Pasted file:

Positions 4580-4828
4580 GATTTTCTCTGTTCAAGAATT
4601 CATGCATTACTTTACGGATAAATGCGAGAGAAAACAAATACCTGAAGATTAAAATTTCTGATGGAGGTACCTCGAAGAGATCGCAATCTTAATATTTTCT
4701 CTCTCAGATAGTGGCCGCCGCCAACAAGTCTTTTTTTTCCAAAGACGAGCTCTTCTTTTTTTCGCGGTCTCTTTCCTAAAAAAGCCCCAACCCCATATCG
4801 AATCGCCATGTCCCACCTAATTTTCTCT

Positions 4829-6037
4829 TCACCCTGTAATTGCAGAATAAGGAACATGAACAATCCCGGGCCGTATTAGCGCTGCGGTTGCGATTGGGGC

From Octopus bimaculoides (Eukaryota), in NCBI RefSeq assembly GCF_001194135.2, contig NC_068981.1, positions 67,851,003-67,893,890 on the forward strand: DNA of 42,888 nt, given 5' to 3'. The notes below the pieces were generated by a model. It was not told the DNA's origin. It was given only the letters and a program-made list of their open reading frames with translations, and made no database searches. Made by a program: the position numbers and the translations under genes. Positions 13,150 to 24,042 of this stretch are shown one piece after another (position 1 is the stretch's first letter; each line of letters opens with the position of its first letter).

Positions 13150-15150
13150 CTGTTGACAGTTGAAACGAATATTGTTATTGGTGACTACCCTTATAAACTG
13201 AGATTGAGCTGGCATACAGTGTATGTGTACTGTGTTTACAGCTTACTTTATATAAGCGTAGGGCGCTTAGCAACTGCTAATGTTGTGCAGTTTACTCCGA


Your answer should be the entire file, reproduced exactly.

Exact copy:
Positions 4580-4828
4580 GATTTTCTCTGTTCAAGAATT
4601 CATGCATTACTTTACGGATAAATGCGAGAGAAAACAAATACCTGAAGATTAAAATTTCTGATGGAGGTACCTCGAAGAGATCGCAATCTTAATATTTTCT
4701 CTCTCAGATAGTGGCCGCCGCCAACAAGTCTTTTTTTTCCAAAGACGAGCTCTTCTTTTTTTCGCGGTCTCTTTCCTAAAAAAGCCCCAACCCCATATCG
4801 AATCGCCATGTCCCACCTAATTTTCTCT

Positions 4829-6037
4829 TCACCCTGTAATTGCAGAATAAGGAACATGAACAATCCCGGGCCGTATTAGCGCTGCGGTTGCGATTGGGGC

From Octopus bimaculoides (Eukaryota), in NCBI RefSeq assembly GCF_001194135.2, contig NC_068981.1, positions 67,851,003-67,893,890 on the forward strand: DNA of 42,888 nt, given 5' to 3'. The notes below the pieces were generated by a model. It was not told the DNA's origin. It was given only the letters and a program-made list of their open reading frames with translations, and made no database searches. Made by a program: the position numbers and the translations under genes. Positions 13,150 to 24,042 of this stretch are shown one piece after another (position 1 is the stretch's first letter; each line of letters opens with the position of its first letter).

Positions 13150-15150
13150 CTGTTGACAGTTGAAACGAATATTGTTATTGGTGACTACCCTTATAAACTG
13201 AGATTGAGCTGGCATACAGTGTATGTGTACTGTGTTTACAGCTTACTTTATATAAGCGTAGGGCGCTTAGCAACTGCTAATGTTGTGCAGTTTACTCCGA